Stephen P. H Butler Leacock, FRSC (30 December 1869 – 28 March 1944) was a Canadian teacher, political scientist, writer, and humourist. In the early part of the 20th century he was the best-known humourist in the English-speaking world. He is known for his light humour along with criticisms of people's follies. The Stephen Leacock Memorial Medal for Humour was named in his honour.Stephen Leacock was born in Swanmore, in the county of Hampshire in Southern England. He was the third of eleven children born to (Walter) Peter Leacock (b.1834), who was born and grew up at Oak Hill on the Isle of Wight, an estate that his grandfather had purchased after returning from Madeira where his family had made a fortune out of plantations and Leacock's Madeira wine, founded in 1760. Stephen's mother, Agnes, was born at Soberton, the youngest daughter by his second wife (Caroline Linton Palmer) of the Rev. Stephen Butler, of Bury Lodge, the Butler estate that overlooked the village of Hambledon, New Hampshire. Stephen Butler (for whom Leacock was named), was the maternal grandson of Admiral James Richard Dacres and a brother of Sir Thomas Dacres Butler, Usher of the Black Rod. Leacock's mother, Agnes, was the half-sister of Major Thomas Adair Butler, who won the Victoria Cross during the Indian Mutiny.
Peter's father, Thomas Murdock Leacock J.P., had already fostered plans to eventually send his son out to the colonies, but when he discovered that at age eighteen Peter had married Agnes Butler without his permission, almost immediately he shipped them out to South Africa where he had bought them a farm. The farm in South Africa failed and Stephen's parents returned to Hampshire, where he was born. When Stephen was six, he came out with his family came to Canada, where they settled on a farm near the village of Sutton, Ontario, and the shores of Lake Simcoe. Their farm in the township of Georgina in York County was also unsuccessful, and the family was kept afloat by money sent from Leacock's paternal grandfather. His father became an alcoholic; in the fall of 1878, he travelled west to Manitoba with his brother E.P. Leacock (the subject of Stephen's book My Remarkable Uncle, published in 1942), leaving behind Agnes and the children.
Stephen Leacock, always of obvious intelligence, was sent by his grandfather to the elite private school of Upper Canada College in Toronto, also attended by his older brothers, where he was top of the class and was chosen as head boy. Leacock graduated in 1887, and returned home to find that his father had returned from Manitoba. Soon after, his father left the family again and never returned. There is some disagreement about what happened to Peter Leacock; some suggest that he went to live in Argentina, while other sources indicate that he moved to Nova Scotia and changed his name to Lewis. [mehr][weniger]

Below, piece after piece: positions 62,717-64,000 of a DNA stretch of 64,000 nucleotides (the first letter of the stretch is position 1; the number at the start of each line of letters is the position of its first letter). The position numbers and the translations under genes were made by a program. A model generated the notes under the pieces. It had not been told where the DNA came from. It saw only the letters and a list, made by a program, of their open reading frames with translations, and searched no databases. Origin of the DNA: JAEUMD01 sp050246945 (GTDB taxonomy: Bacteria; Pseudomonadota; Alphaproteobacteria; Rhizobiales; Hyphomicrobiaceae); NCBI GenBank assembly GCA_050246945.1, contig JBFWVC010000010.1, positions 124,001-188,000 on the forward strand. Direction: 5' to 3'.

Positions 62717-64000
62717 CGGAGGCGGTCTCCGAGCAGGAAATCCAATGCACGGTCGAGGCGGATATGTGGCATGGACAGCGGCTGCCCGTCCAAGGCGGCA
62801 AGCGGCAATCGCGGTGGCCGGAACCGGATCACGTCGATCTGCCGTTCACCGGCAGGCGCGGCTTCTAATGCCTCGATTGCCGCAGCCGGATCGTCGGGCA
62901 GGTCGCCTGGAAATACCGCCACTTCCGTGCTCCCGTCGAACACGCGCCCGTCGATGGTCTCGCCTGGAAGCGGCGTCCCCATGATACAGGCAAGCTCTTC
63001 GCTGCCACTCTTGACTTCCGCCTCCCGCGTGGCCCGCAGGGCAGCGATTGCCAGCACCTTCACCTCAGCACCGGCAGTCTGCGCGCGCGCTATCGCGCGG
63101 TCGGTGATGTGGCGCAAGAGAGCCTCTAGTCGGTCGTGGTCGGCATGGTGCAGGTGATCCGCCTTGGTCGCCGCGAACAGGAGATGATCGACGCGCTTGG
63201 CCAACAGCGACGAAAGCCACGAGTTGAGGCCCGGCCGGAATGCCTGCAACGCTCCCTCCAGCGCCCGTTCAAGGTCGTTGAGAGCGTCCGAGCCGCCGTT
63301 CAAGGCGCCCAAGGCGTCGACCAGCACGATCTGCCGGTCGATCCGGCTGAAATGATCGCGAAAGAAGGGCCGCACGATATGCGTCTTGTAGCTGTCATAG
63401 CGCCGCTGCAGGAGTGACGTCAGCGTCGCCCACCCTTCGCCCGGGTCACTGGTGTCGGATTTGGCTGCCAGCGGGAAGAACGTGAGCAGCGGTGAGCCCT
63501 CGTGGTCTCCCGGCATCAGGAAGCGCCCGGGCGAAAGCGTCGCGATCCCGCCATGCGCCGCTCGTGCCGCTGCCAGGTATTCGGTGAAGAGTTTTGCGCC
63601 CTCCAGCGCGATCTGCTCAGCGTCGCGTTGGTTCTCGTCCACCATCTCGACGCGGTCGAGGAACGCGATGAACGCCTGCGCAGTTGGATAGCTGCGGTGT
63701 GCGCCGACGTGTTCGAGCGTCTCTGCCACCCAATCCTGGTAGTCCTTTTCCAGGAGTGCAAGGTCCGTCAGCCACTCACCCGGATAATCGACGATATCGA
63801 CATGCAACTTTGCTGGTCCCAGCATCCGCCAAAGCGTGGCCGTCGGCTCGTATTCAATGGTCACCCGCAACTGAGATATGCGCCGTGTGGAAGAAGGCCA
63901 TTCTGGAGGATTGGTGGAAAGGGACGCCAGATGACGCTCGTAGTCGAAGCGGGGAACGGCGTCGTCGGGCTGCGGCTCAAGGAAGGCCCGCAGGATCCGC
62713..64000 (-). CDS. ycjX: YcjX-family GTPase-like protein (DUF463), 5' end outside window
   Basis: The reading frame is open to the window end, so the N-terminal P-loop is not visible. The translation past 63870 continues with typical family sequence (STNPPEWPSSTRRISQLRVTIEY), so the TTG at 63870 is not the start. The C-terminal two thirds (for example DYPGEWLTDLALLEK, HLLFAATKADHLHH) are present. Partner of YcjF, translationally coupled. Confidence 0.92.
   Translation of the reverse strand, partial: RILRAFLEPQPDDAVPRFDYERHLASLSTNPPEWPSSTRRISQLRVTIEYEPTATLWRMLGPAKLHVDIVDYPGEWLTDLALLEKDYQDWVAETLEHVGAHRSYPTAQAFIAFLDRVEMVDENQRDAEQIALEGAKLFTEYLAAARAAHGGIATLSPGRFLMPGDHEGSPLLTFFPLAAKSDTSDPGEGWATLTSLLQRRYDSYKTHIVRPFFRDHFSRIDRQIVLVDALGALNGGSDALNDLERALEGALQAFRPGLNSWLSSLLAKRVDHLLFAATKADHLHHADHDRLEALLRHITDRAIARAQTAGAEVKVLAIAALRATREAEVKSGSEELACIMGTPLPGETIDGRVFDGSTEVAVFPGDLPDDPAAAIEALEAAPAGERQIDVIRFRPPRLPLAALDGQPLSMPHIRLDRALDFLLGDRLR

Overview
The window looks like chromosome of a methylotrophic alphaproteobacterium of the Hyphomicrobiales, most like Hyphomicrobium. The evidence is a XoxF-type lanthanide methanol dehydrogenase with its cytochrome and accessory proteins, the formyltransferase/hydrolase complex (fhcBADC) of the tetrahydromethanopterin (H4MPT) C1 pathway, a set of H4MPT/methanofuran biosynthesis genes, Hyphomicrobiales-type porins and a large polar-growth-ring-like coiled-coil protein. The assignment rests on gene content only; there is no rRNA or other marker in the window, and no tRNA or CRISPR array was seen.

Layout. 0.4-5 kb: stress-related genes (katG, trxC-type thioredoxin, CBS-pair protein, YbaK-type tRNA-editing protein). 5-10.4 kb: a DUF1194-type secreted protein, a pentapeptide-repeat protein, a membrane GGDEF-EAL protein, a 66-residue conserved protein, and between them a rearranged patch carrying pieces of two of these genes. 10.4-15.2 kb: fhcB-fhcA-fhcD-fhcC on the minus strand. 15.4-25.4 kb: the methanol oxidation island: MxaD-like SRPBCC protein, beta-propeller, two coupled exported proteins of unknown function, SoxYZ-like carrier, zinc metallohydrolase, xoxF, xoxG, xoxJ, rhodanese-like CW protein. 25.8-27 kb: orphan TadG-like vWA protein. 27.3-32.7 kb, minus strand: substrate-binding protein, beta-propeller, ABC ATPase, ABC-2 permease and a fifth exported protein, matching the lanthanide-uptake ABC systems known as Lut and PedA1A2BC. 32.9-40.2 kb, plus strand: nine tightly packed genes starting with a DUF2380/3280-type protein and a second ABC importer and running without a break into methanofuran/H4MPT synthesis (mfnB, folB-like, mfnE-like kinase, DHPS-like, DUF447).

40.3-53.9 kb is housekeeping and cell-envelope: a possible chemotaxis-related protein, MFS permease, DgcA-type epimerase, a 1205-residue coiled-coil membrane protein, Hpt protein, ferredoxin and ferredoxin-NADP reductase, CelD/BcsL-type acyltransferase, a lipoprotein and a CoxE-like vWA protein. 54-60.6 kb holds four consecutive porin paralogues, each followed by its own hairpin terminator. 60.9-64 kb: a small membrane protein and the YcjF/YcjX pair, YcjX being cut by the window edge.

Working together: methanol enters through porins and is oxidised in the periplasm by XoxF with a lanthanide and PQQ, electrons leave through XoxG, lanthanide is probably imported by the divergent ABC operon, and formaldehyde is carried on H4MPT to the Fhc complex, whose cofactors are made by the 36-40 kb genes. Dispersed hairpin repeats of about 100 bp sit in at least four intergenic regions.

Abbie Farwell Brown (August 21, 1871 – March 5, 1927) was an American author.
Brown was born in Boston, Massachusetts, the first of two daughters of Benjamin F. Brown, a descendant of Isaac Allerton, and Clara Neal Brown, who contributed to The Youth's Companion. Her sister Ethel became an author and illustrator under the name Ann Underhill. Her family, for ten generations, had only resided in New England, and Brown herself spent her entire life in her family's Beacon Hill home.
Brown was valedictorian of the Bowdoin School in 1886. She then attended the Girls' Latin School, where she was friends with Josephine Preston Peabody. She was the driving force behind the newly created school newspaper, The Jabberwock, named by Brown after the poem by Lewis Carroll. They wrote to Carroll for permission to use the name and Carroll wrote back, wishing them "all success to the forthcoming magazine". The school, now Boston Latin Academy, still publishes The Jabberwock. After graduating in 1891, she attended Radcliffe College, graduating in 1894.
While at Girls' Latin School, she was contributing pieces to St. Nicholas Magazine, some illustrated by her sister. Starting in 1898, under the pen name Jean Neal she wrote articles for the St. Louis Globe-Democrat. She also wrote a one-act comedy called Quits (1896) set at a women's college.
The miracles of Saint Werburgh, including her resurrection of a goose, from the Chester Cathedral
Her first children's book, The Book of Saints and Friendly Beasts (1900) was inspired by her first trip abroad, specifically by the carved choir stalls in Chester Cathedral depicting the life of Saint Werburgh. The book retells Christian stories of the animal encounters of various saints. Brown would write other collections retelling old tales for a contemporary child audience. Her In the Days of Giants (1902) featured stories from Norse mythology and remained a standard text in libraries for several generations. Tales of the Red Children (1909), co-written with James MacIntosh Bell, featured Canadian Indian folklore.
Original stories by Brown include The Lonesomest Doll (1901), The Flower Princess (1904), John of the Woods (1909), and The Lucky Stone (1914). She wrote several volumes of children's poetry, including A Pocketful of Posies (1901) and Fresh Posies (1908). Her books of adult poetry, including Heart of New England (1920) and The Silver Stair (1926), were less successful.
Brown wrote song lyrics for the Progressive Music Series by Silver, Burdett and Co. She and composer Mabel Wheeler Daniels wrote the song "On the Trail", which became the official song of the Girl Scouts of the USA. Daniels set Brown's war poem "Peace with a Sword" to music and it was performed by the Handel and Haydn Society in 1917. Brown's only juvenile biography was of a composer, The Boyhood of Edward MacDowell (1924).
Brown was active in New England literary life. She edited the 20-volume Youn [mehr][weniger]